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Nature & Development of
Entrepreneur & Entrepreneurship
Entrepreneur Definition: (derived from French word Entreprendre means to
• To an economist: entrepreneur is a person who bring resources, labor, material &
other assets into combination that make their value greater than before & also
one who introduces change, innovation & new order.
• To a psychologist: such a person is driven by certain forces i.e the need to
obtain/attain something, to experiment, or to escape the authorities of others.
• To a businessman: to one businessman an entrepreneur appears as a threat, a
competitor where as to another businessman the same entrepreneur may be a
source of supply or a customer.
An individual who takes initiative to bundle resources in innovative ways & is willing
to bear the risk/uncertainty to act.
Types of Entrepreneurs
• Has no prior business ownership experiences as a business founder,
inheritor, or purchaser
• Has prior business ownership experience
• In the process of starting a new business
• Can be either a novice or a habitual entrepreneur
• Has sold or closed an original business and establishes another new
• Continues the cycle of selling/closing and establishing
• Retains an original business and builds a portfolio of additional
• Through inheriting, establishing, and purchasing the businesses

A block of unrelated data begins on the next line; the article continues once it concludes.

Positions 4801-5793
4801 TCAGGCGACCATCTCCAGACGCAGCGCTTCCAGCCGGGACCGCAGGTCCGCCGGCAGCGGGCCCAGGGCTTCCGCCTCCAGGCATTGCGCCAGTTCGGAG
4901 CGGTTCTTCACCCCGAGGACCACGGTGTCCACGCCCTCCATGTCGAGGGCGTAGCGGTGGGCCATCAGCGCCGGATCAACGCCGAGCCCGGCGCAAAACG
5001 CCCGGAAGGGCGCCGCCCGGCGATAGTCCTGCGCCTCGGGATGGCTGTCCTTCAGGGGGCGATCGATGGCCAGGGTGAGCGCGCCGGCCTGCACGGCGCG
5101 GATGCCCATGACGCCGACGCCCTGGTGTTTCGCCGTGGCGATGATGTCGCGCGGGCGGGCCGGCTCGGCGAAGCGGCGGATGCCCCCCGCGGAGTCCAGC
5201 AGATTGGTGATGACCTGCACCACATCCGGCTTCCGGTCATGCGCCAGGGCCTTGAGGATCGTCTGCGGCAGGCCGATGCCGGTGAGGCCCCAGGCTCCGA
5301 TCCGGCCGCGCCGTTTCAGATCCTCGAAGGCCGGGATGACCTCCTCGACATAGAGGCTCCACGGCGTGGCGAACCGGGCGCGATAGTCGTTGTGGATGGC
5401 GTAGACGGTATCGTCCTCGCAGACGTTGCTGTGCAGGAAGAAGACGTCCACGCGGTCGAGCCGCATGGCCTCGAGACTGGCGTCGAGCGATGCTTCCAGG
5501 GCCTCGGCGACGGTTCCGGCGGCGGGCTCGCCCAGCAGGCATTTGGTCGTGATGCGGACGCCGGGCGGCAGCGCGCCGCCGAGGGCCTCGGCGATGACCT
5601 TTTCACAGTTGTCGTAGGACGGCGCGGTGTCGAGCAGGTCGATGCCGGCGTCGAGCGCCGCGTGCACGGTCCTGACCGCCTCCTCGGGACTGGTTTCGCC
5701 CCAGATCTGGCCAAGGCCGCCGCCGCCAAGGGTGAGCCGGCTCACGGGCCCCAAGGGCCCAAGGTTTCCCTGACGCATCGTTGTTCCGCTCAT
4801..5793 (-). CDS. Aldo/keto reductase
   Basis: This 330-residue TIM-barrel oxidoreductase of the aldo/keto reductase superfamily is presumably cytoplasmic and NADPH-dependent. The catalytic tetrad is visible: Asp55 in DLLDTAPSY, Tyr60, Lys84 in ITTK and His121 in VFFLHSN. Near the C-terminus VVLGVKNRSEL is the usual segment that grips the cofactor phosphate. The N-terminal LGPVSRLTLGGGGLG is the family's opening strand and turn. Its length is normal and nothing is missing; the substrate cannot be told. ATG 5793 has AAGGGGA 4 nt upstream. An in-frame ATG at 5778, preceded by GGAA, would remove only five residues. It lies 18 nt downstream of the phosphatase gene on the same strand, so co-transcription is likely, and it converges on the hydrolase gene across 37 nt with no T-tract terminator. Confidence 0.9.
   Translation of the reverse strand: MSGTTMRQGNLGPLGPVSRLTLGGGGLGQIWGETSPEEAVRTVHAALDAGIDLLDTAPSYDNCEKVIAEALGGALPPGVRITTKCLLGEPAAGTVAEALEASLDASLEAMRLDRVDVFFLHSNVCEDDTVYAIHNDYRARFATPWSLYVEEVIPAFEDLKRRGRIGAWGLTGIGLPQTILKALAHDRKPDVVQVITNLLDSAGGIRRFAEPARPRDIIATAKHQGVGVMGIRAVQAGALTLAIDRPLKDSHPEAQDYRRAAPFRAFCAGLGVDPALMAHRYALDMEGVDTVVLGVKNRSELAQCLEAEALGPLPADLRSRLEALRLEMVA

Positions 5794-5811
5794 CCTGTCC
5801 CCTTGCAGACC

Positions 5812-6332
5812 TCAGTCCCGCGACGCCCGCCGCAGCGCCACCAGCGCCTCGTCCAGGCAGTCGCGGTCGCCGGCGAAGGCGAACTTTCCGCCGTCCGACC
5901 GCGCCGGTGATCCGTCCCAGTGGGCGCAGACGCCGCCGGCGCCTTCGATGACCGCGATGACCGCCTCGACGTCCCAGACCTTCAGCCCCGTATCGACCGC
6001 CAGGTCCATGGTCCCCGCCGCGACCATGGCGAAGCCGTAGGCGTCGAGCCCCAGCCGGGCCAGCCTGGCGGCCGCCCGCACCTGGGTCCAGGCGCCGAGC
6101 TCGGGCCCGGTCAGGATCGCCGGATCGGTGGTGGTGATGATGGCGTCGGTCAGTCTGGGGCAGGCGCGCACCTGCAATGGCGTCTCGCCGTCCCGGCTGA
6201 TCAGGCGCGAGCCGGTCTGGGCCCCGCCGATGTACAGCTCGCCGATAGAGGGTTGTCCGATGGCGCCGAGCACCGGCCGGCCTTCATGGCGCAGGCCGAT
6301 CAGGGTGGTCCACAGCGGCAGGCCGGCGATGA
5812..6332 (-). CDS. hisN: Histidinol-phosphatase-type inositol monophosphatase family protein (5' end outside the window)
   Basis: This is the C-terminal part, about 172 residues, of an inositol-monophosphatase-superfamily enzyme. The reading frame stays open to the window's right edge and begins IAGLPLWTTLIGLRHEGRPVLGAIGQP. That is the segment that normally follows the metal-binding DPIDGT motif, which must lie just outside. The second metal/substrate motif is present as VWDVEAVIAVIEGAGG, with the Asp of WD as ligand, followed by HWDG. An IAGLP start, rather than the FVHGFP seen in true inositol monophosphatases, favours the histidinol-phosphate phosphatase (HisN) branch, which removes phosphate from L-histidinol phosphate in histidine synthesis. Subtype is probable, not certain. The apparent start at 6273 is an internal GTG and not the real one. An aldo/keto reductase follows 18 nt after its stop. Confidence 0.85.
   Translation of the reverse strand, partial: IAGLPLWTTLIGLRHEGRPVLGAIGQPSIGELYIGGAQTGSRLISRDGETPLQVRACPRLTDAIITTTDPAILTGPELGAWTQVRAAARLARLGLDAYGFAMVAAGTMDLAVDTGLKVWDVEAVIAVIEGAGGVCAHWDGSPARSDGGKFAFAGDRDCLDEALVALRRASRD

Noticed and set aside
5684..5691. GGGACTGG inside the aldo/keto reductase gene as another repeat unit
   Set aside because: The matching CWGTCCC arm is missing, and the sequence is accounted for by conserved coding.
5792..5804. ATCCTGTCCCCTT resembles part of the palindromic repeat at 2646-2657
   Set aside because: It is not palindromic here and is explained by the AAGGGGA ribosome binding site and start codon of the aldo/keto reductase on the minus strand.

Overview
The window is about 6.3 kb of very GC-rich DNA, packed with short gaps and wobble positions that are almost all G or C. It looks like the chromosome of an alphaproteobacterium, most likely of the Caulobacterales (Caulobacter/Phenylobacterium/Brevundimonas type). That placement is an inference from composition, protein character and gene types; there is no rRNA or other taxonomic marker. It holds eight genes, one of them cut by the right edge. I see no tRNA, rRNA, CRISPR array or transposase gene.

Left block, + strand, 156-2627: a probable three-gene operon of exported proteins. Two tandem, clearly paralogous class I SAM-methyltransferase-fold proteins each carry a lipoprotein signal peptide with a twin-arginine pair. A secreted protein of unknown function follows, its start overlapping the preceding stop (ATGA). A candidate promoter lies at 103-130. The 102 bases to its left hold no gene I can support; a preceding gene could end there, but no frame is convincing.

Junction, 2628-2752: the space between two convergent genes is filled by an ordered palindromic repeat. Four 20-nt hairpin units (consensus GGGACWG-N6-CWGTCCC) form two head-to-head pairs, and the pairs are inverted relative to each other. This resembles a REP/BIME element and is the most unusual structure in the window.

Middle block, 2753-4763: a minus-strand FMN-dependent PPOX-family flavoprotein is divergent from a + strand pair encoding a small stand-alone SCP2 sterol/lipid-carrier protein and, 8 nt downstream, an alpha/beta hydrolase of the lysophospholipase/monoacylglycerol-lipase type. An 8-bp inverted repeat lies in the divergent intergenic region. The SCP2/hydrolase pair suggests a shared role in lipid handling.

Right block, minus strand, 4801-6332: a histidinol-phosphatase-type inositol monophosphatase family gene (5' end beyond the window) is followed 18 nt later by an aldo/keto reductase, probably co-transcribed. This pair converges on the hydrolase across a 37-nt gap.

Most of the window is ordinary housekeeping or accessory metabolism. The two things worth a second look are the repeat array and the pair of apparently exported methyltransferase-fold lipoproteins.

• Entrepreneurship is the process of creating something new with value
by devoting their necessary time and effort assuming the
accompanying financial, psychic and social risks and receiving the
resulting rewards of monetary and personal satisfaction and
• Entrepreneurship is a dynamic process of vision, change, and
creation. It requires an application of energy and passion towards the
creation and implementation of new ideas and creative solutions.
A Brief History Of Entrepreneurship
• Earliest Period
• Middle Ages
• 17th Century
• 18th Century
• 19th Century &
• 20th Century
• The earliest definition of entrepreneur may be related to the person
(merchant – adventurer) who attempted to establish trade routes to
the far east. E.g. Marco polo who was an Italian.
• They would sign a contract with money person to sell his goods.
• The capitalist was a passive risk bearer.
• Merchant adventurer took the active role in trading bearing all the
physical and emotional risks while the capitalist was a passive risk
• When he completes the trip, the profits divided (capitalist – 75% ,
adventurer – remaining 25%)
• The term was used to describe both an actor and a person who
managed large production projects
• Did not take any risks but merely managed using the resources
provided usually by the government of the country
• A typical entrepreneur in the middle ages was cleric – the person in
charge of great architectural works, such as castles and fortifications,
public buildings, abbeys and cathedrals
• The connection of the risk with entrepreneurship developed in the 17th century.
• An entrepreneur was a person who entered into a contract with the government
to perform a service or to supply stipulated products. Since the contract price was
fixed, any resulting profits or losses were the entrepreneur’s.